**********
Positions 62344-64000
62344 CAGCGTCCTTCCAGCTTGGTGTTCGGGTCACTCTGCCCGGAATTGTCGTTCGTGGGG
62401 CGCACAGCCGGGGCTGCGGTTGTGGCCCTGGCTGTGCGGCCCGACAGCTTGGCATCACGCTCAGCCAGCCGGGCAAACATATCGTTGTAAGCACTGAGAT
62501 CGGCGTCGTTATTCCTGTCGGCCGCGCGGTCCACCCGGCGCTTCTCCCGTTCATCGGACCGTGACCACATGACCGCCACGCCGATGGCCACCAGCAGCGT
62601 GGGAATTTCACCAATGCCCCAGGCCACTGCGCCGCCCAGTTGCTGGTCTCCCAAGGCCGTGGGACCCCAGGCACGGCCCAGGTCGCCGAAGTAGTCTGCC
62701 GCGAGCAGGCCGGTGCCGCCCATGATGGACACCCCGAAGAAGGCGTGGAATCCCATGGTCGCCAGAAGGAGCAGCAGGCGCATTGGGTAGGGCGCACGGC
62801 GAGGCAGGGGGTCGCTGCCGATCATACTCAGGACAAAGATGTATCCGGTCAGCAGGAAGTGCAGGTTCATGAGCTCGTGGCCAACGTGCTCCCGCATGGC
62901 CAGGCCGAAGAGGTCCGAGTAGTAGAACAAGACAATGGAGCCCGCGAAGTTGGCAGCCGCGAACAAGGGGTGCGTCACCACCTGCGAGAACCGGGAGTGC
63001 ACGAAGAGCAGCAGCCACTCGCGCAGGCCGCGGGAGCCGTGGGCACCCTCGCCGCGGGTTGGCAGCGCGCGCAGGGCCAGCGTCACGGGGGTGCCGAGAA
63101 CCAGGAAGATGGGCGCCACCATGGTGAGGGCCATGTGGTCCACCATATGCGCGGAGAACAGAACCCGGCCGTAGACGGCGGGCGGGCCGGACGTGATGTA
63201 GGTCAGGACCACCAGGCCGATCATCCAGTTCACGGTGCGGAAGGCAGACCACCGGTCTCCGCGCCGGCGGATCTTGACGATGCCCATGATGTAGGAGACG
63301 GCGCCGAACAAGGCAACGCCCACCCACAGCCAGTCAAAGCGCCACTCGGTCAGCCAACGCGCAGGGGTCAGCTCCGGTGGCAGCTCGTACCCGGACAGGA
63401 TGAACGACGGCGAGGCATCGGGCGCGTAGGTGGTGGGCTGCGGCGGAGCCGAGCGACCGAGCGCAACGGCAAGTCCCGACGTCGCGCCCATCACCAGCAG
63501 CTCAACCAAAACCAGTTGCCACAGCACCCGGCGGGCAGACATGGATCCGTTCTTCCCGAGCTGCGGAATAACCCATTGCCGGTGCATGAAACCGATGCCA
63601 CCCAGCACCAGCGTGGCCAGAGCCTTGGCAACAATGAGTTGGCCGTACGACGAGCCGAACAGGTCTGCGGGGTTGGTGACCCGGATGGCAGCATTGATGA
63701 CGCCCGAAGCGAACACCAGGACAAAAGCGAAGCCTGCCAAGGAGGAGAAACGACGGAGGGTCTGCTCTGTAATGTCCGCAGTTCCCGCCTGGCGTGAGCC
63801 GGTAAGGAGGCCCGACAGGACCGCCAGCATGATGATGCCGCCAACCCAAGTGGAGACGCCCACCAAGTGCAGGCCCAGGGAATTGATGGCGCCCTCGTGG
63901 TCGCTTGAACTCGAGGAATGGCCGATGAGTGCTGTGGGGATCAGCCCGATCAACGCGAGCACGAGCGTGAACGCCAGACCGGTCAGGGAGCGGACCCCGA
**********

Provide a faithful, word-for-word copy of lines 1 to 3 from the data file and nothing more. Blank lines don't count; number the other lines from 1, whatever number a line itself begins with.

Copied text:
Positions 62344-64000
62344 CAGCGTCCTTCCAGCTTGGTGTTCGGGTCACTCTGCCCGGAATTGTCGTTCGTGGGG
62401 CGCACAGCCGGGGCTGCGGTTGTGGCCCTGGCTGTGCGGCCCGACAGCTTGGCATCACGCTCAGCCAGCCGGGCAAACATATCGTTGTAAGCACTGAGAT